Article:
History (2)…

Nope, this isn’t going to be a tribute to the late MJ who passed away on the 25th of June a year ago. Gee! How time flies!

Actually, in this post, you will get to learn a bit about the history of kompia

History of kompia

…dating back to 1563 in the Fujian Province in China. Interesting, eh?

Well, you can get to see this in the former Applebee Bakery, now renamed the KomPia Tiam…

KomPia Tiam

I do not recall seeing all these the last two times I dropped by the place and on the earlier occasion, I even put up a post on it.

My! My! Don’t you think the logo looks familiar?

KomPia Tiam logo

Well, as they say, anything you can do, I can do better. LOL!!!

In case you still don’t know, this is a kompia


…a bagel-like unleavened bread baked while stuck to the sides of a charcoal oven. It tastes quite bland actually, a little salty and crusty on the top with its own special fragrance. I bought a bagful for my friends at a course once…and there was this lady from Miri who commented that she could not understand why it was so tasteless…but she could not stop eating and had one after another – in the end, she placed an order for RM10 worth of kompia to take back and share with her family and friends.

In my earlier post, I mentioned that the humble kompia had undergone some kind of upgrading and you can now buy them with all kinds of filling…

Kompia with filling

These are the lamb curry and beef masak hitam. I had the beef rendang and the chicken mayo the other time and I thought they were very good. The lamb curry was just so-so…and Clare did not like biting into the spices in the masak hitam. By the way, the more you buy, the cheaper it gets – 2 for RM2.00, 4 for RM3.00 and 6 for RM4.00.

We also tried the chu-nu-miang


…the sweeter version of the kompia – the cheese topping and the chicken floss. The girl at the counter told me previously that the chicken floss was their best seller…but I did not really like it…

Chu-nu-miang - chicken floss

Personally, I felt that the saltiness of the chicken floss did not blend in too well with the sweetness of the chu-nu-miang. The one with the cheese was very nice though…

Chu-nu-miang - cheese

…but I still think my favourite is the Nestum topping that I really liked when I tried it the last time.

There are a lot of other toppings to choose from, some of which are really bright and colourful and very attractive – like these, for instance…

Chu-nu-miang - assorted toppings

…but I do not think they would tickle my fancy – most possibly a bit too sweet for my liking.

Anyway, as they say, one man’s meat is another man’s poison…so you can just hop over there and try them yourself. A word of caution though – if you are eating them there, do take a table at the far end because when they start baking the kompia, it can get a little bit too hot for comfort!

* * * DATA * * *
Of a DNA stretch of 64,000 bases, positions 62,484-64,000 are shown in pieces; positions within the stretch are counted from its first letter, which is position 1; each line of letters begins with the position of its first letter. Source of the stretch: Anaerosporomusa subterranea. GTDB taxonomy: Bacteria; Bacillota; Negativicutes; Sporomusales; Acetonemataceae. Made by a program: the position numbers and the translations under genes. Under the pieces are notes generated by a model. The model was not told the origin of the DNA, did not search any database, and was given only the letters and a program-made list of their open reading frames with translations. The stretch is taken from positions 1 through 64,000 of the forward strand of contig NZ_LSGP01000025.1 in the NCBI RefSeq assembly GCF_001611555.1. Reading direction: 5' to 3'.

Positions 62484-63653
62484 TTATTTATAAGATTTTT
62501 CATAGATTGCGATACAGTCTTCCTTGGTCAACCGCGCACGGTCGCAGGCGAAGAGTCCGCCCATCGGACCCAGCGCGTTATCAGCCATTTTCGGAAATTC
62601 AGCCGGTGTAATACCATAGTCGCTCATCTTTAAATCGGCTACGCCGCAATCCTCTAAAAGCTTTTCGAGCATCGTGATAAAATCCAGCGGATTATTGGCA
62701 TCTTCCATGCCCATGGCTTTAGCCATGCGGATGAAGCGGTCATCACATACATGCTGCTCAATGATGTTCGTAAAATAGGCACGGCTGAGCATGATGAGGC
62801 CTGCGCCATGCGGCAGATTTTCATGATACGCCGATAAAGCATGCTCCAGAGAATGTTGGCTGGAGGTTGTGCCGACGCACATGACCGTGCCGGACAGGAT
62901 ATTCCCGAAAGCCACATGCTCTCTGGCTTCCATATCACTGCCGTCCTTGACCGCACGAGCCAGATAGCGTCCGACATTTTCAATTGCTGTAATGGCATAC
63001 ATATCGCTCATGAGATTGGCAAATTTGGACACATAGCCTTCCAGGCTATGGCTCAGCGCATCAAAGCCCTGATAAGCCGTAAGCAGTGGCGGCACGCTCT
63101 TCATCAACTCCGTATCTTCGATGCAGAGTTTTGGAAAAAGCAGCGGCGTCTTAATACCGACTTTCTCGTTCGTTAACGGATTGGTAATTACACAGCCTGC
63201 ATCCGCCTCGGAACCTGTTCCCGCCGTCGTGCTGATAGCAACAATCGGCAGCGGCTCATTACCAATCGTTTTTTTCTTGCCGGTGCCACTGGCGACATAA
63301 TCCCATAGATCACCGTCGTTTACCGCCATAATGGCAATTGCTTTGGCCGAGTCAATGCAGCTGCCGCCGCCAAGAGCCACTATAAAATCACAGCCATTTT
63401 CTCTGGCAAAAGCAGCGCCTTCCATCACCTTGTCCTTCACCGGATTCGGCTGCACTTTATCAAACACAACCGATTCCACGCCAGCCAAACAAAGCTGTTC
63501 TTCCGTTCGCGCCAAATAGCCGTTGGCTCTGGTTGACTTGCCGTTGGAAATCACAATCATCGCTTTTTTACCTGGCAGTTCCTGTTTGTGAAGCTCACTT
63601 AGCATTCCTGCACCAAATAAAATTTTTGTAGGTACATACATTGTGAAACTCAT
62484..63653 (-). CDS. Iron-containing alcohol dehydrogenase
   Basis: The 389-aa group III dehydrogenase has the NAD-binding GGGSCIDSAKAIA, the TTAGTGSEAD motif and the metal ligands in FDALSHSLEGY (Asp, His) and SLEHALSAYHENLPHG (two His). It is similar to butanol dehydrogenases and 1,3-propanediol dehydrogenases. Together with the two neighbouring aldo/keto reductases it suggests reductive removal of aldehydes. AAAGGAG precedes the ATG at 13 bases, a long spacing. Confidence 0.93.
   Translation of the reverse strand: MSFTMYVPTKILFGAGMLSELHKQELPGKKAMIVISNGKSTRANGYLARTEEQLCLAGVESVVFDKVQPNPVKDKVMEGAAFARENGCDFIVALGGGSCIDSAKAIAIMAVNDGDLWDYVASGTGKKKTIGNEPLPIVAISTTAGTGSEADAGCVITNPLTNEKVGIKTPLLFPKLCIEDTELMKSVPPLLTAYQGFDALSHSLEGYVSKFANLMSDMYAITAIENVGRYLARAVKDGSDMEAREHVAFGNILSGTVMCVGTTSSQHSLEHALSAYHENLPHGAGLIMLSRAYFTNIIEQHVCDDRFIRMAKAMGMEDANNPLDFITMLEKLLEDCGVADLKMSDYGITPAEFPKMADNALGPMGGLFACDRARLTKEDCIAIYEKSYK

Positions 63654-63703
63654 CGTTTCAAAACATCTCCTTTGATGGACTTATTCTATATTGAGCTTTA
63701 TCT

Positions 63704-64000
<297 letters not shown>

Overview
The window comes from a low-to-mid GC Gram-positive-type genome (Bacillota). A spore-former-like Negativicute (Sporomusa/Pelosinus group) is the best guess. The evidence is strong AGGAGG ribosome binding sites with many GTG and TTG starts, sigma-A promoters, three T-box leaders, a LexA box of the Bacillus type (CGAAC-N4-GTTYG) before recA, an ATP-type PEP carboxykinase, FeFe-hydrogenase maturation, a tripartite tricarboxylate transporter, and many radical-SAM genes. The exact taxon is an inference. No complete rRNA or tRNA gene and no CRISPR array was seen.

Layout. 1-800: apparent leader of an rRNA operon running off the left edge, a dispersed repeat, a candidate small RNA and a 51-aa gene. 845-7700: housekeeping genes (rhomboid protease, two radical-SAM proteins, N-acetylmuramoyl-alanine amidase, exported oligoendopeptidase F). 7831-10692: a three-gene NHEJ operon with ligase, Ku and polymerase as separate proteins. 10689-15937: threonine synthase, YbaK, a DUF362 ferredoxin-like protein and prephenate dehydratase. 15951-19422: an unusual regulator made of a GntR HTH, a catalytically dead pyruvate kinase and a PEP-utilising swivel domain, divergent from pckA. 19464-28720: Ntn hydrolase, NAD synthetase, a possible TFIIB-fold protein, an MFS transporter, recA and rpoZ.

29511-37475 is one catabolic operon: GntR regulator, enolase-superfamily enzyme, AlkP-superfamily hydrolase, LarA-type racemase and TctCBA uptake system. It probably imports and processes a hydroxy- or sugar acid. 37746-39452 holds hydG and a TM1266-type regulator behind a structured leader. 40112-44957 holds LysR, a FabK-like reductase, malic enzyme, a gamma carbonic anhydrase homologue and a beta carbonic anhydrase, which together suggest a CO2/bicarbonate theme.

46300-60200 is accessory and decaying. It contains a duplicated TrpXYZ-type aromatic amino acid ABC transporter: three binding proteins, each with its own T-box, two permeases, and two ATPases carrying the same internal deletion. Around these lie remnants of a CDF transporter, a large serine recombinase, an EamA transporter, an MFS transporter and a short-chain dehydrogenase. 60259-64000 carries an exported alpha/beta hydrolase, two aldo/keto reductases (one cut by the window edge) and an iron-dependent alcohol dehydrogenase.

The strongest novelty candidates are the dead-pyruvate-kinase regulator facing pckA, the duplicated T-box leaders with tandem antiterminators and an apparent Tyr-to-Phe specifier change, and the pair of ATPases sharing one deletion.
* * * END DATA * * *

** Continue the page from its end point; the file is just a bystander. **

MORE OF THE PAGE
Have you seen it…

Well, I saw it on the shelves in one of the two mini-supermarkets near my house and I decided to buy a pack to try…

A1 bak kut teh noodles 1

I am sure most of us are familiar with the packaging. Those A1 pouches of mixed bak-kut-teh herbs seem to be very popular and I see them being sold at virtually every supermarket around. If I’m not mistaken, I think I have used them myself for my own home-cooked bak-kut-teh at one time or another.

I like this particularly…

A1 bak kut teh noodles 2

…as I seem to have develop an aversion to too much msg these days.

Anyway, I tried a packet…

A1 bak kut teh noodles 3

…and found that it was very nice even though I did not add any extra ingredient, just an egg. The taste was exactly like what we would get when we cook bak-kut-teh with those mixed herbs of the same brand.

However, it costs RM4.50 a pack and there are 4 packets only inside so that works out to about RM1.20 each. Comparatively, it is definitely more expensive than any other normal brand of instant noodles which would usually work out to 70-80 sen a packet.

There is also another variety – the Emperor herbs chicken spices noodles…

A1 Emperor herbs chicken spices noodles 1

…which is even more expensive, by 40 sen – RM4.90 for a pack of four. I’ve tried it but I did not think it was very nice. Then, I tried it again with a whole lot of ingredients added…

A1 Emperor herbs chicken spices noodles 2

…and still, I thought it wasn’t that great. The bak-kut-teh variety is definitely the better of the two, albeit being the  cheaper.

Whatever it is, they’re cheaper than the Korean noodles but considering the higher prices, I probably would stick to the usual cheaper brands. After all, at the end of the day, they all serve the same purpose which is simply to appease any craving or hunger. Period.

Those days are gone…

…but the memories linger on.

The pupils of St. Rita along Bukit Assek Road here would fondly recall this man called Ah Hua who used to sell kompia across the road from their school.

Well, he is still around, looking exactly the way he did back then, and now runs a stall at the Sibu Central Market…

Sibu Ce</a>ntral Market - jungle produce section

…at the hawker centre on the first floor…

Kedai Bukit Assek AH HUA